In late July, Morrissey shot himself in the head, leaving a note that said: “I just couldn’t bear it anymore.”

Although the report did not find fault with the university itself, it said the institution’s way of dealing with complaints from employees should be re-evaluated. Under the management response, President Sullivan wrote that a new structure will be established for complaints to be taken, registered, and tracked—and for them to be investigated and have the findings reported.

Critics argue that UVA might have prevented the alleged bullycide of Morrissey by addressing the obvious dysfunction of the journal operations.

Mediation to Halt Workplace Bullying?

There is a lack of research on whether mediation works in cases of workplace bullying.  Many experts, myself included, urge caution. Workplace bullying is not like workplace conflict. It is a form of abuse (usually by a supervisor)  that takes place over time, and causes the target to suffer potentially serious  injury to his or her mental and physical health. A level playing field does not exist in bullying situations, just as it does not exist in domestic violence scenarios (where mediation is disfavored). Mediation is premised on the theory that an objective, neutral third party can help two parties of equal standing achieve a fair and just solution.  Here are some excerpts from an article published on June 8, 2010 by the Chronicle of Higher Education at: http://chronicle.com/article/Workplace-Mediators-Seek-a/65815/

Workplace Mediators Seek a Role in Taming Faculty Bullies

By Peter Schmidt

College faculty members who are bullied or abused by coworkers often feel they must either suffer through it or quit. Soon, however, colleges may be pressed to give them a third option: requesting the intervention of a mediator or arbitrator to try to turn their workplace situation around.

What is unclear is whether such interventions will make life more tolerable for bullies’ victims or leave them feeling more beat up than they were before.

Colleges already frequently use various forms of third-party intervention, broadly known as alternative dispute resolution, to try to keep complaints of unlawful discrimination from turning into costly legal battles. Noting that such disputes often involve allegations of bullying or other forms for workplace abuse, two prominent organizations that provide alternative dispute resolution plan in the coming months to undertake a national campaign to urge colleges to use that same approach in handling complaints of mistreatment that do not necessarily violate any civil-rights laws.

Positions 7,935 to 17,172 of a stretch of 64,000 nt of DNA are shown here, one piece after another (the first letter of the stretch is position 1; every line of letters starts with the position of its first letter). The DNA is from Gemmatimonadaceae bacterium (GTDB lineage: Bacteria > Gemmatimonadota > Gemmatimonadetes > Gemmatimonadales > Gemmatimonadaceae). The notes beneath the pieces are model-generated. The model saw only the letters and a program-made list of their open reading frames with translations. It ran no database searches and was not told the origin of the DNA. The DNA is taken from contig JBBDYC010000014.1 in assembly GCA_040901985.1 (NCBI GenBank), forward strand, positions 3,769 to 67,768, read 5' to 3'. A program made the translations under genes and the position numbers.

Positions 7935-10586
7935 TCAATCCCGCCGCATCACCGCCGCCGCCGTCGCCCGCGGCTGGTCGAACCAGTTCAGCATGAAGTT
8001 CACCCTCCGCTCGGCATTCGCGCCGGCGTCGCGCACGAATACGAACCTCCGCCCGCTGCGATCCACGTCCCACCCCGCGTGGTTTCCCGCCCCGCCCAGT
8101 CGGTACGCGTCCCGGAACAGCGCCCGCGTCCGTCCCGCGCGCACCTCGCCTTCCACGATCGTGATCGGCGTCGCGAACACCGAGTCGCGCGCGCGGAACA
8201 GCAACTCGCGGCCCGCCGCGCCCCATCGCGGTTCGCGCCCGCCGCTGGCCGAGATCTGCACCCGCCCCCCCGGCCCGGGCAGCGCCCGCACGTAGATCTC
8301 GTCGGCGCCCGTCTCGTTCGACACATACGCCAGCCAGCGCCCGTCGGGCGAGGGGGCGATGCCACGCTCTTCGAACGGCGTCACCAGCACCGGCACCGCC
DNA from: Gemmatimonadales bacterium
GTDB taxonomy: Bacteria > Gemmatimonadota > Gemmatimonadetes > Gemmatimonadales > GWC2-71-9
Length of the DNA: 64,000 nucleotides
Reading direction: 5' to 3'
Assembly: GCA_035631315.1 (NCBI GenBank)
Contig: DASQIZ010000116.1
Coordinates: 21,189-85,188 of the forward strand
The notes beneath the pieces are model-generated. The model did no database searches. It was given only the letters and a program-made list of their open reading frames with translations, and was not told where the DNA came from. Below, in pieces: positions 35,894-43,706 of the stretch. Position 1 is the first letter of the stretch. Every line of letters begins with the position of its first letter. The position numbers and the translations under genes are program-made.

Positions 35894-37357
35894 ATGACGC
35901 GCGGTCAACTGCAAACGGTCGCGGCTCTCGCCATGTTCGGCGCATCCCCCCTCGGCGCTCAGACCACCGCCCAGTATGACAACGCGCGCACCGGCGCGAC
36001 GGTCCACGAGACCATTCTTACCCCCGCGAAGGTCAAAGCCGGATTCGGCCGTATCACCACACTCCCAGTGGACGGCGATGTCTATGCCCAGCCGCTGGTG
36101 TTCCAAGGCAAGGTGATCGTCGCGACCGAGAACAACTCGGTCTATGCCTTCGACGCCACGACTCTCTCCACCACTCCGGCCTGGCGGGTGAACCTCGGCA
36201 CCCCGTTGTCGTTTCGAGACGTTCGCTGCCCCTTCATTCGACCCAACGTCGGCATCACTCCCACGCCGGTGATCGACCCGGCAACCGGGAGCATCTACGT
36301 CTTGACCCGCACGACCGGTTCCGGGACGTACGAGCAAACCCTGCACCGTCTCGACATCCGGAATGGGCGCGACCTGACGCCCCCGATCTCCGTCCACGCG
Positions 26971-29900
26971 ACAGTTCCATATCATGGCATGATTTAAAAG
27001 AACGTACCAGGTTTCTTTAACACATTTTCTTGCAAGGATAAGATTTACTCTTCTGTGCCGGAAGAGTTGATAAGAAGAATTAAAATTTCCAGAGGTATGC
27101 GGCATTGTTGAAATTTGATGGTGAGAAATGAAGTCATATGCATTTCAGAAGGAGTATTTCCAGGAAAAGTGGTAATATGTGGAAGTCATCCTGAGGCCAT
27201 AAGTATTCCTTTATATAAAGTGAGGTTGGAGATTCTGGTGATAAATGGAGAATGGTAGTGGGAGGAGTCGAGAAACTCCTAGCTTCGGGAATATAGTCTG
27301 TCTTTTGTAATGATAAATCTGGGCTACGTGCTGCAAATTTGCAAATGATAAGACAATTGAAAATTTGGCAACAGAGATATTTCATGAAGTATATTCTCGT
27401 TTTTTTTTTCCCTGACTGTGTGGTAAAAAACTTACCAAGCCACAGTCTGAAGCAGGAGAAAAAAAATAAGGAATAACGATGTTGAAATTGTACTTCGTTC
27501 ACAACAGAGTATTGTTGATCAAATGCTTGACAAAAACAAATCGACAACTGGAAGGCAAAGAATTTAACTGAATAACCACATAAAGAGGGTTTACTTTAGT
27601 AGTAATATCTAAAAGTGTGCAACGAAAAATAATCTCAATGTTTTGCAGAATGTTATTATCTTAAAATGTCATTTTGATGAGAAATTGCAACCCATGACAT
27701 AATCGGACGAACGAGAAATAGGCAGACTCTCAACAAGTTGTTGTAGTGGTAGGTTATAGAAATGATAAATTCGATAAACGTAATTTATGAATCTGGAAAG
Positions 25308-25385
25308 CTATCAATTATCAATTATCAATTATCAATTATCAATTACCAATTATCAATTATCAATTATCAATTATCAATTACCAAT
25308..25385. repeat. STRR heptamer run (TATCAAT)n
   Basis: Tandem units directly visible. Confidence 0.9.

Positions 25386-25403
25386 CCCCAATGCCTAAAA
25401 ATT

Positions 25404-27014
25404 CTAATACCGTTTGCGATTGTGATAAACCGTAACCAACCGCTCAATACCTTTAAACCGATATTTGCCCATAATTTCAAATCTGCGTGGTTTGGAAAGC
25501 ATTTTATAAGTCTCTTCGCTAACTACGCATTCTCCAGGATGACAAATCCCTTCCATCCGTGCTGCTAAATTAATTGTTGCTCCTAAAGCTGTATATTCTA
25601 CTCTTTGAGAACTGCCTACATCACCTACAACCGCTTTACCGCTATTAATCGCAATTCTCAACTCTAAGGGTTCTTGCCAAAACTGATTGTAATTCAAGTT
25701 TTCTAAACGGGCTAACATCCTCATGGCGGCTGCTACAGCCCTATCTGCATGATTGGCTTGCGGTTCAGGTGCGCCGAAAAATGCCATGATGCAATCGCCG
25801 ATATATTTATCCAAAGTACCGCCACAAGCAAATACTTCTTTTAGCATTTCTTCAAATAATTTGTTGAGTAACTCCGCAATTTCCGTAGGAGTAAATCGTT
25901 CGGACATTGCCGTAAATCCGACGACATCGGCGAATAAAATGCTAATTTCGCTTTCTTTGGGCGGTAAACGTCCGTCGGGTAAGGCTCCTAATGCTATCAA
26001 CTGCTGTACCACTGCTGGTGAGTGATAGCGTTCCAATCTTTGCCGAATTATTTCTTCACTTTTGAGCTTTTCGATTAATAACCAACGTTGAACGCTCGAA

The effort is being led by the American Arbitration Association, a nonprofit provider of alternative dispute resolution based in New York, and by the ADR Consortium, which consists of companies and individuals that offer such services. Also involved is the Institute of Human Resources and Industrial Relations at Loyola University Chicago, which plans to do research on the effectiveness of the approach.

In a paper scheduled for presentation Wednesday at the annual conference of the American Association of University Professors, Lamont E. Stallworth, a professor of human resources and employment relations at the Loyola institute and a founder of the ADR Consortium, and Myrna C. Adams, an organizational consultant who formerly served as Duke University’s vice president for institutional equity, argue that alternative dispute resolution offers an “ethical, professional, and cost-effective” way to deal with bullying and other forms of workplace incivility.

Mr. Stallworth and Ms. Adams acknowledge, however, that they cannot point to any research showing alternative dispute resolution to be an effective means of dealing with bullying. And many experts on bullying argue that what research actually shows is that mediation by some third party is an ineffective means of dealing with bullying, and may even leave the victims worse off.

“There is great consensus about the futility of [alternative dispute resolution] to work with bullying,” Gary Namie, director of the Workplace Bullying Institute, said in an e-mail message.

In a September 2009 article in Consulting Psychology Journal, Mr. Namie and Ruth Namie, his wife and partner in running the Workplace Bullying Institute, wrote, “Traditional conflict mediation ignores the targeted worker’s need for justice and acknowledgment of the harm” and “focuses only on current and future circumstances, ignoring the past.”

“If there is a power imbalance between target and bully, as there often is, mediation can harm the target,” they said.

…  In a paper scheduled to be presented on Thursday, three researchers from Wilkes University, in Pennsylvania, will discuss the results of a survey that asked faculty members in economics and business about bullying behavior.  .. The most common type of bullying behavior faculty members engage in, the Wilkes researchers found, is discounting another person’s accomplishments, followed by turning other people against their victim, or subjecting their victim to public criticism or constant scrutiny.

… A key element of the campaign planned by the American Arbitration Association and the ADR Consortium is persuading colleges to adopt anti-bullying policies and codes of civility. That way, although alternative dispute resolution would not be used unless both sides agreed to it, the alleged perpetrator would have an incentive to enter into the resolution process, to avoid facing disciplinary action.

Christine L. Newhall, senior vice president of the American Arbitration Association, said in an interview on Tuesday that many types of dispute resolution could be used in such situations, including fact-finding, binding or nonbinding arbitration, or mediation in which a facilitator tries to bring together both sides. She is confident that well-trained providers of such services can resolve many bullying-related conflicts in academe, just as they settle many other workplace disputes.

“Sometimes the bully does not even know they are a bully,” Ms. Newhall said.

Mr. Stallworth is playing a central role in the effort as both a faculty member at the Loyola institute and program director of the ADR Consortium, which he established in 1995. A veteran user of alternative dispute resolution to settle complaints of illegal discrimination, he says he became interested in research on workplace bullying several years ago and has been considering how to apply the expertise of those like him to such conflicts.